Wyoming Farm Bureau

Melodie Edwards

Several advocacy groups were vindicated this week when a federal appeals court ruled Wyoming’s data trespass laws unconstitutional. Now, a lower court will reconsider the statutes, which forbid people from trespassing in order to take pictures or data samples from public lands. The laws also restrict agencies from using data they receive from people who got it by crossing private lands.

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According to a federal appeals court, Wyoming’s data-trespass laws are unconstitutional. The two laws made it illegal for people to cross private land in order to collect data or take photos on public land. 

Last week, a judge in North Dakota ruled against an EPA decision that would have imposed stricter water quality regulations for streams and tributaries around the U.S. Wyoming and 12 other Western states sued the federal government over the rule, known as the Waters of the United States rule. Supporters say it would help states comply with the Clean Water Act by protecting wetlands and stopping industrial dumping. But a federal judge sided with those states, agreeing it would place too heavy a burden on the agriculture industry.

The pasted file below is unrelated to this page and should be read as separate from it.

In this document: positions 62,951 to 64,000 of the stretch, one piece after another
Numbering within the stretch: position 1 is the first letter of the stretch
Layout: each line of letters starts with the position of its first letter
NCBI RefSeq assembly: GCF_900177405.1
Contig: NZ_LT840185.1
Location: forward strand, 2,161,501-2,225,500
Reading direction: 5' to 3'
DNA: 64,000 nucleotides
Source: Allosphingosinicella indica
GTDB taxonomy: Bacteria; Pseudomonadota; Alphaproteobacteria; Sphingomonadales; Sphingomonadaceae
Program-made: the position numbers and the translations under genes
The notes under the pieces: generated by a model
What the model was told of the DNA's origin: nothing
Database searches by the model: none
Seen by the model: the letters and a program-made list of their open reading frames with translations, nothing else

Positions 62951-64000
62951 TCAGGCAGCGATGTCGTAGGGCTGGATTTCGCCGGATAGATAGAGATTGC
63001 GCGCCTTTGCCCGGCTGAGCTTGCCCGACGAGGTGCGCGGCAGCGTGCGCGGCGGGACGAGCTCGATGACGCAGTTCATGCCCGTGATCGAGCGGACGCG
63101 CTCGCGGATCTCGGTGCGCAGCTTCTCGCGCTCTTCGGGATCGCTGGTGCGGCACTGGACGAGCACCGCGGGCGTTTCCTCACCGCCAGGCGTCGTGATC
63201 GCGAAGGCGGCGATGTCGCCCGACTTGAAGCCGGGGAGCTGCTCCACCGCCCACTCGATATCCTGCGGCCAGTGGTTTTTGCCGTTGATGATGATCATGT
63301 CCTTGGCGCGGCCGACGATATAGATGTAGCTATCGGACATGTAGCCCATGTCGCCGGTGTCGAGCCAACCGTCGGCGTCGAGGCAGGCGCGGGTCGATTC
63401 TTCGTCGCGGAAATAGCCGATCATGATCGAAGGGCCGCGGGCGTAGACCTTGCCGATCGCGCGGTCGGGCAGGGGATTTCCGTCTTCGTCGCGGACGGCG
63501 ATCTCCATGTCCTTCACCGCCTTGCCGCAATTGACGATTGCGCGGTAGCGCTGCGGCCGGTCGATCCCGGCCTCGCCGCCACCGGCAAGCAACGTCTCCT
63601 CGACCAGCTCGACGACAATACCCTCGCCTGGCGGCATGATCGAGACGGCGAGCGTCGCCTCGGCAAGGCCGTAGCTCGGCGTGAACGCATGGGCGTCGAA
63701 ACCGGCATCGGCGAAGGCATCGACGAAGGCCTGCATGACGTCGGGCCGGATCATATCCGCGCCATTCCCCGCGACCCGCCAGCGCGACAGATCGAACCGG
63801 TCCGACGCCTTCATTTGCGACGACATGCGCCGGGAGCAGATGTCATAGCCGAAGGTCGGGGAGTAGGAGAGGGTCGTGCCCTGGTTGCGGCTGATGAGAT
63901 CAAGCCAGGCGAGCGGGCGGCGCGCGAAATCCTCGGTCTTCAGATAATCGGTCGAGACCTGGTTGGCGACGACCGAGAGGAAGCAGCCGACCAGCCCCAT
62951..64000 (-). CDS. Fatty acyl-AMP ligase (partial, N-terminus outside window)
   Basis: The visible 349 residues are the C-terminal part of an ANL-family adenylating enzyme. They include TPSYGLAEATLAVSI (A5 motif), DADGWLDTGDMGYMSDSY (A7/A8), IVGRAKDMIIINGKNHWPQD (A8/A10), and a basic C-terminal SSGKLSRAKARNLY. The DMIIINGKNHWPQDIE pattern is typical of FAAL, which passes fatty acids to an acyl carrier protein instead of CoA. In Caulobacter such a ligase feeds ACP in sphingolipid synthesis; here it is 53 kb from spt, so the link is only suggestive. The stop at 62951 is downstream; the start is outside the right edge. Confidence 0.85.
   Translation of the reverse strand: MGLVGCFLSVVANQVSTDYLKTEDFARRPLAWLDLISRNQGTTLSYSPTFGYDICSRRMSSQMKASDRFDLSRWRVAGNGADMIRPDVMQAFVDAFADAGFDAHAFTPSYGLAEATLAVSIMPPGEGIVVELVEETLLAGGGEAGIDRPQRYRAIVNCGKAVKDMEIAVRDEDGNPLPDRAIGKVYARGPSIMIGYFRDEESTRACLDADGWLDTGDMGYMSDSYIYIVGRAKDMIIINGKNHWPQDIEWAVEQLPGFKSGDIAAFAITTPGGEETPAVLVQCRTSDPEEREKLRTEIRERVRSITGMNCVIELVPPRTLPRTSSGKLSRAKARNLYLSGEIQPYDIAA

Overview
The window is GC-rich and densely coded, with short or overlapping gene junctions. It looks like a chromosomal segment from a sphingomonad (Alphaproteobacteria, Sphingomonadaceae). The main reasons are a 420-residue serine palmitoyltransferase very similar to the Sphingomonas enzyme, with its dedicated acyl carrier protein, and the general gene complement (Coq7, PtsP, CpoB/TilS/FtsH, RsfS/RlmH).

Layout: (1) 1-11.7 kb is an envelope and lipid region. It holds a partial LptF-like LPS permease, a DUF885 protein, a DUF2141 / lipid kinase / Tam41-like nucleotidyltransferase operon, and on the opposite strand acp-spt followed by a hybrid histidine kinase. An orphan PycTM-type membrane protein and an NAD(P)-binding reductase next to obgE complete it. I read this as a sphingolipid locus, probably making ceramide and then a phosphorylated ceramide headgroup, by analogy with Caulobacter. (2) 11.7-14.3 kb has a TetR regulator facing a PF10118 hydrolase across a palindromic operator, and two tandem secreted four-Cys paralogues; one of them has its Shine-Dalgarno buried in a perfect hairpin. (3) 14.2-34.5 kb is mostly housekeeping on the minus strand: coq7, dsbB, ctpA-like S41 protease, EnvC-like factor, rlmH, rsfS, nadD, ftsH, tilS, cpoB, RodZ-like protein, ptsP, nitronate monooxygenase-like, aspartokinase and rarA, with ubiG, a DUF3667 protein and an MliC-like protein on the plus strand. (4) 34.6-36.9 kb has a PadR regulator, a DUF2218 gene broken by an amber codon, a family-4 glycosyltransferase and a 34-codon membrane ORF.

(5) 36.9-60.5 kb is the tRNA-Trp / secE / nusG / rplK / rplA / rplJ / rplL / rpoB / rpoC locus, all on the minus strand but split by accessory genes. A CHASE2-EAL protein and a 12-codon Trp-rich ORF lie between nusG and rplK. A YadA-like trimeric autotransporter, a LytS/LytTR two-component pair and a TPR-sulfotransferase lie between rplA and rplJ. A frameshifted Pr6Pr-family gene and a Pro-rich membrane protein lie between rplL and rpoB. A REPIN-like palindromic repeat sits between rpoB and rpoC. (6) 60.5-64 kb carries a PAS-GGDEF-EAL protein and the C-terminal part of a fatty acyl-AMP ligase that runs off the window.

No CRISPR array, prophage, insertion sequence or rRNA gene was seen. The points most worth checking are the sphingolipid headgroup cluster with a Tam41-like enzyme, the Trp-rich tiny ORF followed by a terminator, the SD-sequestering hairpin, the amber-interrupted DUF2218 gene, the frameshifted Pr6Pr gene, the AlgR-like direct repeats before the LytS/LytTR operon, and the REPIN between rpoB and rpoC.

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The Wyoming Farm Bureau is looking to the January legislative session as an entry-point to address issues surrounding trespassing, liability, and transportation.

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A cool, wet spring has Wyoming’s growing season off to a sluggish start.  Ken Hamilton with the Wyoming Farm Bureau says some crops—like corn and sugar beets—were planted as much as three weeks later than usual.  He says hay production has also been hurt by all the precipitation.

The Wyoming Farm Bureau says as Congress puts final touches on the Farm Bill it has good things for Wyoming.

If signed into law, the bill would continue the Environmental Program Incentive Program, which is funding that provides incentives for farmers and ranchers to implement sound conservation practices and help protect resources. 

The bill would also provide disaster relief to agricultural producers who have been impacted by severe weather, such as loss of stock from blizzards. 

The University of Wisconsin

Wyoming’s new energy policy places a central focus on requiring oil and gas developers to conduct baseline groundwater testing, and the Wyoming Oil and Gas Conservation Commission has been tasked with drafting the new rules for the testing.

 The Gov. Matt Mead’s Natural Resource Policy Advisor, Jerimiah Rieman, told the legislature’s Joint Minerals Committee today that the initiative is like a cheap insurance policy for industry.